Jay is fortunate that he has a brother who not only understands his brain but is only a year older than he is so they enjoy much of the same things. They play/work really well together. Outside of that, friendship is hard for Jay. He doesn’t always understand the rules of engagement. He has learned how to navigate a lot of social situations, but children are unpredictable. They seldom follow set rules which leaves Jay confused and sort of playing catch-up trying to figure out exactly what is happening or what is expected. Having a friend means caring about what someone else is interested in even if you are not interested in it. This does not come naturally to Jay. He doesn’t understand why he has to pretend to like something that he doesn’t like just because it will make someone else feel better. To him, this feels like a lie. And we tell him that lying is bad. These are difficult things to explain.
Jay gets very anxious over things that other people can easily shake off. So anxious that it can affect his entire day and night and he will wake up the next day still hampered by the previous days “event”. That event could be: Being 5 minutes off his schedule, having to eat something besides pizza for dinner on a Friday, losing a game of Pictionary or being called handsome instead of cute because in his mind when someone says “you are not cute, you are handsome”, all he registers is “you are not cute” and that’s an insult.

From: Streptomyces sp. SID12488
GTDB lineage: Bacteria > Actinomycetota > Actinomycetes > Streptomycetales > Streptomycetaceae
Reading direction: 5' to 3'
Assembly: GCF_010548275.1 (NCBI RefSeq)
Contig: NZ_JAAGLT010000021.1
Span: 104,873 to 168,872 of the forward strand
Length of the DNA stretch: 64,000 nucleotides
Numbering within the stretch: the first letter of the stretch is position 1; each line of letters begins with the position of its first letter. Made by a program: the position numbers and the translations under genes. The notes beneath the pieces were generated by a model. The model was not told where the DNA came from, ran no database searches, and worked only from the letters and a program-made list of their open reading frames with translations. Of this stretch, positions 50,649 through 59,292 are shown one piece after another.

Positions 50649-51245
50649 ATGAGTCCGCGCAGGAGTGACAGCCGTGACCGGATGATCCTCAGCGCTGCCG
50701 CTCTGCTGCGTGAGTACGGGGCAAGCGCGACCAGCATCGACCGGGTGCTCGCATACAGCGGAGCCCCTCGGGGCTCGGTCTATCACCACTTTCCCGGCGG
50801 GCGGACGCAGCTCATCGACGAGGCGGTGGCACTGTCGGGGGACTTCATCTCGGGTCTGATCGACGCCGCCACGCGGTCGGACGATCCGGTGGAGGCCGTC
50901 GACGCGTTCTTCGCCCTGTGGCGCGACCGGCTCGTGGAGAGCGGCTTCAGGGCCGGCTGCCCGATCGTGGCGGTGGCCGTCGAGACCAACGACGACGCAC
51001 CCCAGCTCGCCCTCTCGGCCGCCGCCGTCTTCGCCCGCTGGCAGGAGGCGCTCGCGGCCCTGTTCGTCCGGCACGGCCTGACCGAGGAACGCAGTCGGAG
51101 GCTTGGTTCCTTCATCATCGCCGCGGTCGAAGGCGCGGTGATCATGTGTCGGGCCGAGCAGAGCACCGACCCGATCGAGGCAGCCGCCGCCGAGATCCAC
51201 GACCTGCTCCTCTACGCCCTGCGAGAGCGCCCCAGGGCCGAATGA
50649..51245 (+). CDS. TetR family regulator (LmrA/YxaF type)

His is a tricky autism. He understands SO much of how the rest of us think. He loves a good joke. He is pretty good at recognizing sarcasm, but there is also a lot he does not understand. He’ll engage in a conversation assuming that whoever he is talking to has all the back story and history about the topic at hand. I often have to jump in to either clarify things for him or add some context to whoever he’s conversing with. I can only imagine what happens when I am not there.
I am glad he doesn’t have tantrums (anymore), but we are constantly trying to figure out what is causing him to behave the way he does. Asking him does help, but words are unreliable.
Here is an email we got from his teacher last week. It’s pretty typical of how life is.